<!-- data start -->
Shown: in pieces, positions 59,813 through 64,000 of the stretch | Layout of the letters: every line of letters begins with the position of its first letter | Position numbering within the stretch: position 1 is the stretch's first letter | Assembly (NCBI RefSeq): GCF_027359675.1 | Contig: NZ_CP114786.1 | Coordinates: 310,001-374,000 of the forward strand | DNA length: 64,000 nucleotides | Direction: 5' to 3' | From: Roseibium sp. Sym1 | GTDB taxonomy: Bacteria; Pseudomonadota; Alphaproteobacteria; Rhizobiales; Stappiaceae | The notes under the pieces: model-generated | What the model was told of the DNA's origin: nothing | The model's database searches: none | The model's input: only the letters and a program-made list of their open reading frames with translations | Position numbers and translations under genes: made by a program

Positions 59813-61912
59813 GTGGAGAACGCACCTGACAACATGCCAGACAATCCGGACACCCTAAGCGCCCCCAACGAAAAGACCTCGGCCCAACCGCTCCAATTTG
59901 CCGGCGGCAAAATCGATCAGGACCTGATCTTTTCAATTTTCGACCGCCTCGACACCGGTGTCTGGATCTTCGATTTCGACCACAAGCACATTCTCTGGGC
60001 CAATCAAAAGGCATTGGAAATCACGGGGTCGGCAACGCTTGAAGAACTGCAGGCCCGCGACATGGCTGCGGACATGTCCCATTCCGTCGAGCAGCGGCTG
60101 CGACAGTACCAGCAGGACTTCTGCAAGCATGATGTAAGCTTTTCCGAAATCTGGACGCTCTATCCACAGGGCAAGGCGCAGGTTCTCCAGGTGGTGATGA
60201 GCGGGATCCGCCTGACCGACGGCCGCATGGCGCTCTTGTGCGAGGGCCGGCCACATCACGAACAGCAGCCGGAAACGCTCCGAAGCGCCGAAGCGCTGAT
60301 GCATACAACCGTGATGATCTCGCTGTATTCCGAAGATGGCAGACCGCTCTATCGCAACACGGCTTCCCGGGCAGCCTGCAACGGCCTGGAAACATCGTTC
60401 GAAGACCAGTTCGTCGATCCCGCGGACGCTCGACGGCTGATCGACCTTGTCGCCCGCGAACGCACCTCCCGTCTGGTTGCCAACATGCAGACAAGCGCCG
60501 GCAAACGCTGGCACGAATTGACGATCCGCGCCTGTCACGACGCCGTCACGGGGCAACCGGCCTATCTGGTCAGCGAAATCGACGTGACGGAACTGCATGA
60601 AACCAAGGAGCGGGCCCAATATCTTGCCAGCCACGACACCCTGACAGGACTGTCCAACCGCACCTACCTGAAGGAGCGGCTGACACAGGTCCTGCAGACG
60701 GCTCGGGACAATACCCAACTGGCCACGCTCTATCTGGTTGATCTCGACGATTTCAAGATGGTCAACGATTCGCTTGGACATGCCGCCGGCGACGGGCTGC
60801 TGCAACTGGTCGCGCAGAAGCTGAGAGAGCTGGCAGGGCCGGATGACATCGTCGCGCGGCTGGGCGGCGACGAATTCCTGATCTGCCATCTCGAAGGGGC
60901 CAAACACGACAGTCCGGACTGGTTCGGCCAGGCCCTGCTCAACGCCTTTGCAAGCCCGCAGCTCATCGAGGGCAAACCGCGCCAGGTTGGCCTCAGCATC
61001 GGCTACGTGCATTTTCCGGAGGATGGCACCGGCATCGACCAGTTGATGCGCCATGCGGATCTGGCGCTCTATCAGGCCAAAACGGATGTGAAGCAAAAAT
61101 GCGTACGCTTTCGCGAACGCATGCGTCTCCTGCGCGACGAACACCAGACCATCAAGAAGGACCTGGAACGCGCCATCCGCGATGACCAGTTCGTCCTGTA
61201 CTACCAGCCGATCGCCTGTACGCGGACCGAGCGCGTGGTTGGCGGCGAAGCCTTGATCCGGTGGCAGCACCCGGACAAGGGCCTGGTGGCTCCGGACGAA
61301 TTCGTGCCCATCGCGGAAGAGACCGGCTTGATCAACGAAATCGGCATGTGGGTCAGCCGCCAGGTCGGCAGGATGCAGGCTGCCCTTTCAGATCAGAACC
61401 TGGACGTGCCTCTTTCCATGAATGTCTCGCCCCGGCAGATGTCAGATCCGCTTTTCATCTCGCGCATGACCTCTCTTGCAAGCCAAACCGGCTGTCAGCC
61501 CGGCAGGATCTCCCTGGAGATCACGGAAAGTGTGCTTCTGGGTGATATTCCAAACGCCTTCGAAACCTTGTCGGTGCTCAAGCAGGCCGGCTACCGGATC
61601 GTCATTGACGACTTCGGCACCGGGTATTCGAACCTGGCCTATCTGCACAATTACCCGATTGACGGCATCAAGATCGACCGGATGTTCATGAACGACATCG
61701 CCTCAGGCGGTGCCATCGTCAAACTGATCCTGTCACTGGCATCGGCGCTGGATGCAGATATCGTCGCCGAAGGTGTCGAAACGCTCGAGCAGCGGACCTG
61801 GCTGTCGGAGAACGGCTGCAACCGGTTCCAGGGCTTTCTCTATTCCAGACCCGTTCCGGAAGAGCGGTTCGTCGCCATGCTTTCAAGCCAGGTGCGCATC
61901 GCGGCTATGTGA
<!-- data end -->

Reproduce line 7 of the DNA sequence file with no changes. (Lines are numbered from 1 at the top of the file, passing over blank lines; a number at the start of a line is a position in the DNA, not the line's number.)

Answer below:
60201 GCGGGATCCGCCTGACCGACGGCCGCATGGCGCTCTTGTGCGAGGGCCGGCCACATCACGAACAGCAGCCGGAAACGCTCCGAAGCGCCGAAGCGCTGAT